Historical entertainment planned for joint celebration of three Southwest Arkansas milestone anniversaries
He didn't respond to my e-mail seeking comment, but he told the NWA hybrid newspaper operation that he'll be happy to tell his teachers to provide religious instruction before or after the seven-hour school day required for state funding. He said he objected to being unable to pray with parents or others who come to school during the day for his counseling. He also isn't happy about getting unannounced inspections.
This is precisely the loophole I figured he'd exploit in rules issued yesterday by the state and reinforced by DHS answers to questions I posed. DHS says the money it sends to Harris can't be used for religious instruction. But his private business is welcome to do whatever it wants outside the seven hours of care required under the ABC taxpayer program for daycares. Never mind there'd be no kids, no program, no building without the taxpayer money.
Think about it. What if the extra hours are worked by people whose only source of salary from Harris is the state ABC pay? Can he really argue they are doing this on their own time? Can he make those extra hours a condition of employment? Can he really claim the extended hours provided children enrolled in the program are not supported by the ABC money for the entire time they spend in a facility that wouldn't exist but for tax money? No, he can't. But there are now many ways for him to skin the cat and keep the dollars flowing, a half-million from ABC and tens of thousands more from nutrition and other tax-funded programs.
The religionists believe it is their calling to do mission work, with tax money if they can get it. The state of Arkansas has provided them loopholes. The state had already demonstrated its lack of concern for the U.S. Constitution. Its failure to enforce existing — and explicit — state law until Americans United for Separation of Church and State made a complaint about religious instruction is a pretty good measure of how rigorously it is likely to enforce the new rules.
UPDATE: Justin Harris also Twittered today:
Find it curious that current AR Administration is more worried about Jesus being taught than the AR Forestry Comm. Are we going Rogue?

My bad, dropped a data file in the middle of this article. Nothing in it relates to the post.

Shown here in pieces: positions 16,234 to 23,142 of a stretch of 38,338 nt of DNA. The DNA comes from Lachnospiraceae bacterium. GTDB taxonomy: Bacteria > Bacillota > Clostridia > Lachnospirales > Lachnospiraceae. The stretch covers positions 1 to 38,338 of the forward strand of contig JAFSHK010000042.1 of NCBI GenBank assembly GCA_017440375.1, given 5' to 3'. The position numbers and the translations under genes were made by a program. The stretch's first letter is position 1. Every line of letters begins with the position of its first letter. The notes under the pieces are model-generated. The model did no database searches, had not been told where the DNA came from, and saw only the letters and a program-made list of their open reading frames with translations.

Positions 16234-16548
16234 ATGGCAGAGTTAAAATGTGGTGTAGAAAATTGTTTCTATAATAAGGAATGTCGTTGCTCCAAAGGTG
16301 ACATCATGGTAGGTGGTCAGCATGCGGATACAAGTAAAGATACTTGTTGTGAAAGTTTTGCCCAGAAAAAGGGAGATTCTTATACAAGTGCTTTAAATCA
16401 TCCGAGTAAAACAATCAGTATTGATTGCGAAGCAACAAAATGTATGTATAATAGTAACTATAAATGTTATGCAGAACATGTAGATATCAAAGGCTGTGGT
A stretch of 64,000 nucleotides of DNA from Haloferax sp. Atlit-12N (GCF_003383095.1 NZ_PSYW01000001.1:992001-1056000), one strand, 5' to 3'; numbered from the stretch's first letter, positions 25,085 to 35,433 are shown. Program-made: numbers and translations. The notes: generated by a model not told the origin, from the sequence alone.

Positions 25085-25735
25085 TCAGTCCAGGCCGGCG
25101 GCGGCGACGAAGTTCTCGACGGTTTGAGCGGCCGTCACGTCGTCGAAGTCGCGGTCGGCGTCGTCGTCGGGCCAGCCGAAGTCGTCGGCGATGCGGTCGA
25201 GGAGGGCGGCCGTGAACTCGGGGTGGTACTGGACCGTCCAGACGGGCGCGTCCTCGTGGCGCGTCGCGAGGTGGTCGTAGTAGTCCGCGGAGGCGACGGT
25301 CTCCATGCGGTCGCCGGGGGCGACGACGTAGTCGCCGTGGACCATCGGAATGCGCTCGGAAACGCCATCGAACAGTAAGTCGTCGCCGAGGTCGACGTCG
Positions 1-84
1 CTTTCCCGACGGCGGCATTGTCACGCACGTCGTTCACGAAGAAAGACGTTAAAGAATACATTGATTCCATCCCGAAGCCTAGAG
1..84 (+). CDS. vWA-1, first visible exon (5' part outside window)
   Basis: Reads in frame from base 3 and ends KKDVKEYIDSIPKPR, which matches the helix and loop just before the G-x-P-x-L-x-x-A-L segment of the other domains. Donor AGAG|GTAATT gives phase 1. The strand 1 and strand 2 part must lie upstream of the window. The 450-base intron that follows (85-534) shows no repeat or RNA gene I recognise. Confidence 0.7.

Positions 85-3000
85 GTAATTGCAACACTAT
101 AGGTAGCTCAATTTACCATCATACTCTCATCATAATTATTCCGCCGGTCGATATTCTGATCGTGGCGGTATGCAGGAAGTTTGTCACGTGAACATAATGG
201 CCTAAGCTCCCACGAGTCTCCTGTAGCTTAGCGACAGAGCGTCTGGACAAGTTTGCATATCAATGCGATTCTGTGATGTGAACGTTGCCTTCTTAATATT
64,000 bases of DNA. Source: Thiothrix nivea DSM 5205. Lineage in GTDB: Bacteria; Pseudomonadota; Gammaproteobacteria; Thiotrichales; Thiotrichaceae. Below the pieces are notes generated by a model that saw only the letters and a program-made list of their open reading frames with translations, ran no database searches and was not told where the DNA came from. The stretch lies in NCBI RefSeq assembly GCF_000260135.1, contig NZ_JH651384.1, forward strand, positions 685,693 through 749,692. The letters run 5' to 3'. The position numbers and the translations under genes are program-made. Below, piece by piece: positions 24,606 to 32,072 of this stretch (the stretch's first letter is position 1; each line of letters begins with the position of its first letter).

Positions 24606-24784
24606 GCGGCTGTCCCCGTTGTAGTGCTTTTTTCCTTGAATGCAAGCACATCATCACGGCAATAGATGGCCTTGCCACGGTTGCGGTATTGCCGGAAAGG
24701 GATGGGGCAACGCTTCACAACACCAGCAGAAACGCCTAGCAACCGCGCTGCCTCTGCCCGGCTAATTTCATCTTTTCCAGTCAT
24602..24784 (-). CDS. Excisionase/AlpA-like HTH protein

UPDATE II: I heard from Americans United's staff attorney, Ian Smith, today. He said the proposed rules contained much that was praiseworthy. "Overall, I think they're pretty good." But ..... he identified problems, chiefly two I've already mentioned. He said the organization hasn't decided what form its objections will take, whether written comments during the comment period or testimony. He explained that the organization fears the state hasn't gone far enough to insure public money doesn't support religious exercises before or after an arbitrary time period and it thinks the law doesn't allow the posting of religious materials as the state suggests it does. More:
* RELIGIOUS MATERIALS ON THE WALL: The state says a private facility can post these without restriction. Smith says, to the contrary, that case law makes clear that even where secular institutions are using church facilities courts have required materials to be covered. "We'd suggest that it would be much better if there were not obvious religion iconography or literature posted all over the walls of something housing a state program."
* SEPARATING CHURCH AND STATE: "There's the issue of funds being commingled," Smith said. "There's a lot of strong language about government funds not being used to fund religion. But they go on to say they can engage in religious activities after this arbitrary cutoff point of the day. How do you make sure ABC funds are not paying for this activity? How can you say, when a teacher's entire salary is paid for by ABC, that they are not being directly supported by public money when they're still there before and after the end of the ABC day doing religious things."
Smith said one way to cure this is to form a secular and religious entity at each schools. The secular entity would handle ABC money. A separate organization would handle private money. "This gives you t4ransprecy. The regulation doesn't require anything about that. We just have concerns about how exactly they are going to police that money is not being used for religious activity."
Smith also said Americans United had a concern about a disclaimer that would be provided to parents so that they could opt out of religious activities. As written, he said it could be interpreted as telling parents the facilities have NO religious instruction when, in fact, they do and that children, depending on when they arrived and left, might be exposed to religious instruction, not to mention walls covered with religious material if that other rule stands.
"We're going to think about it and see if there's a way it can be clarified and strengthened to make sure that kind of thing does not happen."
Would these stipulations also apply to elected officials?
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